Copper River drains much of eastern-south central Alaska. When ranked by average discharge volume the Copper River ranks tenth largest river in the United States. Copper River is best known for its salmon which has been considered some of the best in the world. Like all glacier fed rivers of Alaska, the Copper River is not clear, but milky-grey as it carries high percentages of silt.
Chinook or king salmon are present May - June, sockeye or red salmon May - August, and coho or silver salmon August - September.
Each spring, an estimated 12 million shorebirds, the largest gathering of shorebirds in the western hemisphere, stop along the shores of the Copper River Delta on their way to more northern nesting grounds. Among these migrants are nearly the entire Pacific coast population of dunlins and western sandpipers, and large numbers of least sandpipers, knots, and short and long-billed dowitchers. During peak migration periods from late April through May, concentrations of up to 250,000 shorebirds per square mile have been observed feeding on the Copper River Delta tideflats. Millions of ducks, geese, and swans, including white-fronted and Canada geese, pintails, green-winged teal, American wigeon, shoveler, greater scaup, common and Barrow's goldeneye, oldsquaw, bufflehead, and trumpeter and tundra swans, rest and feed on the delta during spring migration. Despite the six-foot uplift of the delta's wetlands during the 1964 earthquake and the resulting drying of some lands, the delta remains a productive summer nesting habitat for thousands of waterbirds, including a major portion of the world's population of dusky Canada geese; over ten percent of the world's trumpeter swans; dabbling ducks; mergansers; and red-throated loons.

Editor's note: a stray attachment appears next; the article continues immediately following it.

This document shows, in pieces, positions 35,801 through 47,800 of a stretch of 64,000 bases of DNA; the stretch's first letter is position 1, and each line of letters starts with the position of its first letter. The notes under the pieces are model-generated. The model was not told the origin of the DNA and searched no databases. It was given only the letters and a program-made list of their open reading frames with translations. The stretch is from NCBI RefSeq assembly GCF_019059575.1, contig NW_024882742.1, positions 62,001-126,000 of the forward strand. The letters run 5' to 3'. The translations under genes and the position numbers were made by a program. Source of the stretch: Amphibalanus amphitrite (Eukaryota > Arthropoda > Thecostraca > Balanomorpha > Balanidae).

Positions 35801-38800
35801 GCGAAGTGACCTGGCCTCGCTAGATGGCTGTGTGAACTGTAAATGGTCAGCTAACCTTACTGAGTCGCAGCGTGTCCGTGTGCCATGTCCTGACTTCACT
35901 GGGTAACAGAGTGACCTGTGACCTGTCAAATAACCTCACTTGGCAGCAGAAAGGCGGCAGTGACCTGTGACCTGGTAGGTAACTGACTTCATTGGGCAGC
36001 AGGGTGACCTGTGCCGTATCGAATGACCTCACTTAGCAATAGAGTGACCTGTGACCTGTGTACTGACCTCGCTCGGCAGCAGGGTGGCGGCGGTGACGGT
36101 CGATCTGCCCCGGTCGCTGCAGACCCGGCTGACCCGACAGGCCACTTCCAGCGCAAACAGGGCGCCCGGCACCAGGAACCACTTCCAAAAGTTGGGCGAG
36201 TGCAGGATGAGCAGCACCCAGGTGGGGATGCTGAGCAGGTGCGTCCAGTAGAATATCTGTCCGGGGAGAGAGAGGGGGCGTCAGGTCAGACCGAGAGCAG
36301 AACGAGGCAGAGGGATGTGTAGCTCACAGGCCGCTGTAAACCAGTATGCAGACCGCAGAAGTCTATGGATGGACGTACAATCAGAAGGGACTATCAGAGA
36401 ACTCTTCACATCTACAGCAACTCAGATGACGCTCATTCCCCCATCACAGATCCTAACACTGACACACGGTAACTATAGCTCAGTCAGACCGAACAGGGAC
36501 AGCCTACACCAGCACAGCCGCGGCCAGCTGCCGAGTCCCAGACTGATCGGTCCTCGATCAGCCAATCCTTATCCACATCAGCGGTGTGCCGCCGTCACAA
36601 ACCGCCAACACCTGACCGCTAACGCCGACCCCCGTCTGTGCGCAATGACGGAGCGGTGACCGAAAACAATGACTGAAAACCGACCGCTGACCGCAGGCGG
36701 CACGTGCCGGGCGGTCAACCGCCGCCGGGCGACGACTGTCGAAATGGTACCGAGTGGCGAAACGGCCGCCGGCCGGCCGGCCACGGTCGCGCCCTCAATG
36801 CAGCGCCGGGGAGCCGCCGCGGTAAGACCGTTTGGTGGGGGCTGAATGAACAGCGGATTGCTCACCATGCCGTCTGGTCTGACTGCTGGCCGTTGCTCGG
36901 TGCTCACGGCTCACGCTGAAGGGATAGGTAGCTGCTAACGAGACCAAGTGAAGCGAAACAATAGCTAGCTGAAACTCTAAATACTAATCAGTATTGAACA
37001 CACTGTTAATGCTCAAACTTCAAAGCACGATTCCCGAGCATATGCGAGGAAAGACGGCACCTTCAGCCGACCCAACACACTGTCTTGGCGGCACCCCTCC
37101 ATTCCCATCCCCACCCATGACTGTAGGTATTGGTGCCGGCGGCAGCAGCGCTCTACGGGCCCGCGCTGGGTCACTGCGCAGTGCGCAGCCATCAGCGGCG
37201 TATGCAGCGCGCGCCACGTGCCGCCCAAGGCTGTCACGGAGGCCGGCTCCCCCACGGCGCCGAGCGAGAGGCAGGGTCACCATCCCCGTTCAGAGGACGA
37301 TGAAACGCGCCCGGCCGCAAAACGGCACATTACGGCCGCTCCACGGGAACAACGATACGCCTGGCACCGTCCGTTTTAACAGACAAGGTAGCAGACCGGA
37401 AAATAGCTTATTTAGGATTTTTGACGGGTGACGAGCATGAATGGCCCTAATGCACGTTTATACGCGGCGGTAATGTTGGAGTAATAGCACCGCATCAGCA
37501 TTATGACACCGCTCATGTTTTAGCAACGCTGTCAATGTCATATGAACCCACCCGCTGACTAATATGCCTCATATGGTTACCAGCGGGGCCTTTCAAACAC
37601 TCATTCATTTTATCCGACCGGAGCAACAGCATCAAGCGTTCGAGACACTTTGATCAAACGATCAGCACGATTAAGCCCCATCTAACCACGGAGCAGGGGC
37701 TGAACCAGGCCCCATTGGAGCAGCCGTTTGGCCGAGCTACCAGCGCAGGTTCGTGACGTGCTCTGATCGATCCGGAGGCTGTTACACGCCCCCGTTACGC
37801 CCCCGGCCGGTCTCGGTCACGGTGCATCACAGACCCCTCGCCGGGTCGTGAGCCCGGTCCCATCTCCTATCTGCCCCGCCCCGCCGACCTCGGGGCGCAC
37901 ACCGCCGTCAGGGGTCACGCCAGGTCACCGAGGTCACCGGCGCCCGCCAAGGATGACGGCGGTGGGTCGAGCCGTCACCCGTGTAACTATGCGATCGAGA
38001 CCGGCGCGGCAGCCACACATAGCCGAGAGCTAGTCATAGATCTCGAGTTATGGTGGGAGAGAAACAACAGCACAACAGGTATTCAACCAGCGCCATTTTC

Copper River is named such because of the abundant copper deposits along upper portions of the river.